As a war narrative enveloped in magic, love, and hope, The Baghdad Clock adds depth to the burgeoning genre of postcolonial Iraqi novels.
Without a doubt, 2020 has been a testing time for all of us across the globe. Fortunately for us book … More
“Siddhartha said: ‘What could I say to you that would be of value, except that perhaps you seek too much, that as a result of your seeking you cannot find.'”
Alifa Rifaat’s stories are situated within an Islamic framework that allows her to create a feminism of her own. Since Islam and empowerment are often misguidedly placed in contradiction to one another, it’s easy to see why Rifaat is not a household name.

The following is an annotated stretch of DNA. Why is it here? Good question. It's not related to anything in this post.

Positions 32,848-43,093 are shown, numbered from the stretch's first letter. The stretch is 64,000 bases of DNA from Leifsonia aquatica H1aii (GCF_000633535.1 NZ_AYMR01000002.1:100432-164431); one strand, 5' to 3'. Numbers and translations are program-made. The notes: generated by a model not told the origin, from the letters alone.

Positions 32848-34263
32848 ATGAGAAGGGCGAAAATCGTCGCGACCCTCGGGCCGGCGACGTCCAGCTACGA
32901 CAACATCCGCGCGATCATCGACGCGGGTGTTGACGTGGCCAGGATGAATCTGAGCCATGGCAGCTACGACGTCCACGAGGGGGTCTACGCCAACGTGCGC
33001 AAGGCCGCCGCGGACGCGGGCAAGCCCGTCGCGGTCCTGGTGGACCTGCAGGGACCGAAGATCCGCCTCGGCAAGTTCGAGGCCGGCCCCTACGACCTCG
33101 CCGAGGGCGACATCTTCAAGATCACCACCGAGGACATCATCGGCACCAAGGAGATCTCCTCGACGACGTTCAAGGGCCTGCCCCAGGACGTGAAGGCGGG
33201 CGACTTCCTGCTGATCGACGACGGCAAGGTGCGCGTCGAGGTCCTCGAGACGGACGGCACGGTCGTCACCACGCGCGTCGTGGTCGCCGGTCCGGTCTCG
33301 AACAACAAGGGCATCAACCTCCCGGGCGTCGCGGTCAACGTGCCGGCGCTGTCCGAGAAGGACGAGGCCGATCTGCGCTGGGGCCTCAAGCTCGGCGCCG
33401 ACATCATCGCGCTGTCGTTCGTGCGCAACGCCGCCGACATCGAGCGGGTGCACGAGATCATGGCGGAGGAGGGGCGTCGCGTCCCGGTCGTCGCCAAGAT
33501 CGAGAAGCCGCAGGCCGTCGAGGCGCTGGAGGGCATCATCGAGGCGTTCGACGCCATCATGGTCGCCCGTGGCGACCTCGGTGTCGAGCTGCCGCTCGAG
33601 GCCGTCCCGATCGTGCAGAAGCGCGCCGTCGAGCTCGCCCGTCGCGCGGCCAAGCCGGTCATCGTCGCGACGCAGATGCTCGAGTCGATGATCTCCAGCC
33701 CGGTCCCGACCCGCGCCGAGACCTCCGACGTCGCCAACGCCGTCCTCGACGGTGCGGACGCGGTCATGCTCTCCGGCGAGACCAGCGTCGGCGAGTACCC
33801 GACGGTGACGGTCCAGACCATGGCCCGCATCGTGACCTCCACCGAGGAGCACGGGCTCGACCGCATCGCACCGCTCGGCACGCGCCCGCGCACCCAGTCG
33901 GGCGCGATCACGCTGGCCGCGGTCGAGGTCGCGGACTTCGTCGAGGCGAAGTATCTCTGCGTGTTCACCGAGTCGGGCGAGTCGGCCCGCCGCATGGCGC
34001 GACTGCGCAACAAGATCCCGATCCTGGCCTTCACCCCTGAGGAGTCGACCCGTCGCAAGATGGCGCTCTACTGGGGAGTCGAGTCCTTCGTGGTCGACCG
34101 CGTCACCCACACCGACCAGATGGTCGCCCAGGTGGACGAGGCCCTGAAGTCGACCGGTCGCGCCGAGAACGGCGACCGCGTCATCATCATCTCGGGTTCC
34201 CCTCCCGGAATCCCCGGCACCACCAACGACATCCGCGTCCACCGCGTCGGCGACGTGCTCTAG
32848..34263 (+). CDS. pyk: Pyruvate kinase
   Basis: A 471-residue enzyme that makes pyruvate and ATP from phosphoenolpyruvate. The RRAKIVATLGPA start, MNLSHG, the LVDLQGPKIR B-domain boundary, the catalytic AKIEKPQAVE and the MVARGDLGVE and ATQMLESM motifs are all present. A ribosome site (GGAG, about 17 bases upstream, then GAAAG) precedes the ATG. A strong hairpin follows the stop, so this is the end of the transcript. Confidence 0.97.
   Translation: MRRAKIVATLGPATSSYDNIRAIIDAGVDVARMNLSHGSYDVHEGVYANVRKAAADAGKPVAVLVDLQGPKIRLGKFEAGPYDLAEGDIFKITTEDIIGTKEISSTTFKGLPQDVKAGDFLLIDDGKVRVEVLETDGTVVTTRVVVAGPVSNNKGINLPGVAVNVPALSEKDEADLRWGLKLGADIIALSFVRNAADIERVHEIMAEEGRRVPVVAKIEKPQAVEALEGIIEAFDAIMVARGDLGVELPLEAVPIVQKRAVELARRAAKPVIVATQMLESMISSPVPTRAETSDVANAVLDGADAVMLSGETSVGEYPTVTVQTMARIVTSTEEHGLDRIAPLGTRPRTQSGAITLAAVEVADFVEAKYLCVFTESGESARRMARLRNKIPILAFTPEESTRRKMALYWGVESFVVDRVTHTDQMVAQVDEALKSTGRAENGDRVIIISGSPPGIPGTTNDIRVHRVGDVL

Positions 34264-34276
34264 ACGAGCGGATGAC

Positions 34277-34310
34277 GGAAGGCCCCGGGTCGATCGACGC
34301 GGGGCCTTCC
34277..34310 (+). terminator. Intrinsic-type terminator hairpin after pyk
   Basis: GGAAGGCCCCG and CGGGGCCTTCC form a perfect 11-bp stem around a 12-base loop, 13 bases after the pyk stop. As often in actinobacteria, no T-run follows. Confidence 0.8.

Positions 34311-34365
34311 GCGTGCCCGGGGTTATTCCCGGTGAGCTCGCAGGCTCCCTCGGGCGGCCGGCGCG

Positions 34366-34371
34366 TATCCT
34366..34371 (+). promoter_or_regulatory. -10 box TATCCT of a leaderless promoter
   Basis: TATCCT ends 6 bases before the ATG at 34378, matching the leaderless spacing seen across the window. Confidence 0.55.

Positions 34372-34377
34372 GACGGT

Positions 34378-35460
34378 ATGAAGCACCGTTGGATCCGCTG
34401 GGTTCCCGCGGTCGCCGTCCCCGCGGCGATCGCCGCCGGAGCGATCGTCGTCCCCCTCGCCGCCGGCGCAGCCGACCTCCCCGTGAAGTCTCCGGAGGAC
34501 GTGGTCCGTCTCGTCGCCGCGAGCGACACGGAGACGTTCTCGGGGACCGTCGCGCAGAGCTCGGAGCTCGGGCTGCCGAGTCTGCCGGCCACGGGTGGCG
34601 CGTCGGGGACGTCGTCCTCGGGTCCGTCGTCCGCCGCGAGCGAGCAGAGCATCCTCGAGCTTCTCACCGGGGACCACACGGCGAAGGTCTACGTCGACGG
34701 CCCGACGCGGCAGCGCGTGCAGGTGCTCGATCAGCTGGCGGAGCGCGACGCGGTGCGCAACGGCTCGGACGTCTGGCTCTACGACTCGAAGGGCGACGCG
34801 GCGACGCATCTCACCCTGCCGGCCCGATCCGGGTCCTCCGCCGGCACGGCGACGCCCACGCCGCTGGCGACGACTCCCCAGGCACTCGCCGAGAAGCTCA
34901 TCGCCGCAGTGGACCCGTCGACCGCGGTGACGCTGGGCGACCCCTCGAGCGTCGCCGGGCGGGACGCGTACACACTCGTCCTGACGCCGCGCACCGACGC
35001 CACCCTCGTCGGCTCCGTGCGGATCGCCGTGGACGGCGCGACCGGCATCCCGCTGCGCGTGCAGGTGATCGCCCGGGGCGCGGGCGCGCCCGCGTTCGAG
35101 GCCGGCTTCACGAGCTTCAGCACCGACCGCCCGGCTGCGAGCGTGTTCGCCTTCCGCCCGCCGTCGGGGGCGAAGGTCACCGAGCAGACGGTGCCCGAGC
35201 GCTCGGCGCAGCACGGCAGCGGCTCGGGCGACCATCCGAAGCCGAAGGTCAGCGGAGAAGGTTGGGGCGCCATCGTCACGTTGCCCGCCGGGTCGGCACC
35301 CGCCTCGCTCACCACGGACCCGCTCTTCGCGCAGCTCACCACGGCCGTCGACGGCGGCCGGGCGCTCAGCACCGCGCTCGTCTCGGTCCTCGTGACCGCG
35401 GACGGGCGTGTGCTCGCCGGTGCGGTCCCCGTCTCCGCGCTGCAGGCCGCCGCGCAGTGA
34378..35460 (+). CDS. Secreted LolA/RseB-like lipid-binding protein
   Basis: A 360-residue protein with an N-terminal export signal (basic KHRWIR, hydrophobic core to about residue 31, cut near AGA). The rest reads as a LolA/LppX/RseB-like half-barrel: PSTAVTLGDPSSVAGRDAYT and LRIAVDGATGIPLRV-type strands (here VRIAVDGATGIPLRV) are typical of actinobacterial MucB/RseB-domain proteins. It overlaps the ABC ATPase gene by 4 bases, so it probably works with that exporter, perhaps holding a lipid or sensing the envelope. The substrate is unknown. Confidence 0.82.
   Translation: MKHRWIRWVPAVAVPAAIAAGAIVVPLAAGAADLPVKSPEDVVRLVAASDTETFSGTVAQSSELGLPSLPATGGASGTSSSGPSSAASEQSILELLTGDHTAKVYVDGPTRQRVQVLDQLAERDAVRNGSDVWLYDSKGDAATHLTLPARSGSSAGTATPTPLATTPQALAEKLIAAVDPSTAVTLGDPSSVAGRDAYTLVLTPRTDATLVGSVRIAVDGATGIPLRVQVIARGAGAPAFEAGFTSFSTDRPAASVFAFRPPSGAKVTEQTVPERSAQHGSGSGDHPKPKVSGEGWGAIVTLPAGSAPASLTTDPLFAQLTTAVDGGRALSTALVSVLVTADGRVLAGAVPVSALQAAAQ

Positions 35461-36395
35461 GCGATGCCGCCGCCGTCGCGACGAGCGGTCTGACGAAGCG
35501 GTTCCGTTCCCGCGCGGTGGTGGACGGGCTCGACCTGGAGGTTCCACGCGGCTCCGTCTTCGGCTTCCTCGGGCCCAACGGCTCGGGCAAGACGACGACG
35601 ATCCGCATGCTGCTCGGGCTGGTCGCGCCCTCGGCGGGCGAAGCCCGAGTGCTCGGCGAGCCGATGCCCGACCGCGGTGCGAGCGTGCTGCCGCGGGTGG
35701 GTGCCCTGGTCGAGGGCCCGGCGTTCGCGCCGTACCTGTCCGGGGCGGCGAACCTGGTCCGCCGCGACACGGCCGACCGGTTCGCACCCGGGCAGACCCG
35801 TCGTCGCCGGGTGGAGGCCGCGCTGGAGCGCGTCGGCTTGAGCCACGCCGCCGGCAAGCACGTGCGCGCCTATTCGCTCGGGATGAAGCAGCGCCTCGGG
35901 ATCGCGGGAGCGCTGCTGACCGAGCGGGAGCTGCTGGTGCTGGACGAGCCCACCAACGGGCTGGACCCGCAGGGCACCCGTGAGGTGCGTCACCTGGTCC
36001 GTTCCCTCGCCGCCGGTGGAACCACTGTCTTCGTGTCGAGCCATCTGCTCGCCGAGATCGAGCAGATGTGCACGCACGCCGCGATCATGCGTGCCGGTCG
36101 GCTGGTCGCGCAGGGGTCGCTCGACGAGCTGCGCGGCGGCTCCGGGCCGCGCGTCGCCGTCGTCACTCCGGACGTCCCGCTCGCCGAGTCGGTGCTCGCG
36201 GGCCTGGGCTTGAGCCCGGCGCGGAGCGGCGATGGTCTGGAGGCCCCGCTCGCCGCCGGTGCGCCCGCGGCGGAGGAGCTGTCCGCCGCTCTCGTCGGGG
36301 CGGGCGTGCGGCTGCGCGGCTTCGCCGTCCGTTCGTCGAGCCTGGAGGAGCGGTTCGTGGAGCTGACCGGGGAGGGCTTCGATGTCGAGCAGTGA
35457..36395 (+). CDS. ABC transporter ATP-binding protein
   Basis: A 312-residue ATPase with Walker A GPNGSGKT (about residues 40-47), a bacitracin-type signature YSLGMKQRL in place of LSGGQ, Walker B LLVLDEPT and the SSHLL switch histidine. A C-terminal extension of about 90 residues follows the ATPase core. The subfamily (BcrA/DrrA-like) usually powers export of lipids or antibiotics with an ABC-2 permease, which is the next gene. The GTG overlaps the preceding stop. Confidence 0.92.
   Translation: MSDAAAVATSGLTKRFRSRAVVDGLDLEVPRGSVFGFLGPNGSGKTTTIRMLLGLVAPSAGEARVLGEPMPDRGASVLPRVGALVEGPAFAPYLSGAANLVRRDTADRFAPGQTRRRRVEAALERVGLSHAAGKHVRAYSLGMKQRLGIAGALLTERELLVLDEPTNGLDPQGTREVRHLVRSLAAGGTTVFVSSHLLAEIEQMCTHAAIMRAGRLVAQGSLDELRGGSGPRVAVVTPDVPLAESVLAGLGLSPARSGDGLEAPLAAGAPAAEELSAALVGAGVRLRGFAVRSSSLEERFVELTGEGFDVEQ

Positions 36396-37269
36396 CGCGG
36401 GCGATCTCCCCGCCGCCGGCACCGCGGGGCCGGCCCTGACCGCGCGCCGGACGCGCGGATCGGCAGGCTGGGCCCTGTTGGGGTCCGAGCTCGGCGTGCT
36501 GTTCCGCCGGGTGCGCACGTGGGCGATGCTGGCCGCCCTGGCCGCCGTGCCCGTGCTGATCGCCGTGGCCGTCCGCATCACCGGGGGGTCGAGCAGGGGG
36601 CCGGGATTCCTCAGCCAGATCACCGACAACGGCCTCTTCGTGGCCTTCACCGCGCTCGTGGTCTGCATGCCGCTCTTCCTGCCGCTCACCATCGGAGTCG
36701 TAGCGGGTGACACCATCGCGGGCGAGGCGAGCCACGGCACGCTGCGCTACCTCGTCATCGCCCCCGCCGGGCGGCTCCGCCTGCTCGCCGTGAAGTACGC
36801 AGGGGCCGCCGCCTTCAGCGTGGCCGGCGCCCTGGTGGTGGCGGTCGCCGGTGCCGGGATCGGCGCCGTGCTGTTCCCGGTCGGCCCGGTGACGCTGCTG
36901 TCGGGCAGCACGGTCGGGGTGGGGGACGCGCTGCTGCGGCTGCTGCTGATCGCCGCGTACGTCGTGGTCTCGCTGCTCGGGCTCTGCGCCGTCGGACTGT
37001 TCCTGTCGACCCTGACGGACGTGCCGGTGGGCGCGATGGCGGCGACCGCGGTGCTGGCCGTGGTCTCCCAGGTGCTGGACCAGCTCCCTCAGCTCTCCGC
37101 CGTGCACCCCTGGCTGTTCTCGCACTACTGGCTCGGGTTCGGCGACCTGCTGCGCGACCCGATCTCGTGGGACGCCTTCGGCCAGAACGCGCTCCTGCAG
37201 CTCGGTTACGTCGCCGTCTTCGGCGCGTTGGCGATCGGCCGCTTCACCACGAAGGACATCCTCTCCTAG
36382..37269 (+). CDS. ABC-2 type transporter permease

“So instead of giving way to despair, I took the way of active melancholy as long as I had strength for activity, or in other words, I preferred the melancholy that hopes and aspires and searches to the one that despairs, mournful and stagnant.”
“…But every once in a while, I’ll read a book that glorifies problematic relationship behaviors such as manipulation or even stalking. I don’t ever want to write a book that encourages women to seek out unhealthy, or even dangerous, relationships, so I focus on creating relationships that are healthy.”
This may all seem too idealistic to some but nonetheless conveys a crucial message about the role of the artist and what cultural and literary representations can offer in the ongoing debates about the so-called “problem” of Muslims in the Anglophone North Atlantic.
“Happiness,” Woolf writes, “is in the quiet, ordinary things. A table, a chair, a book with a paper-knife stuck between the pages. And the petal falling from the rose, and the light flickering as we sit silent.”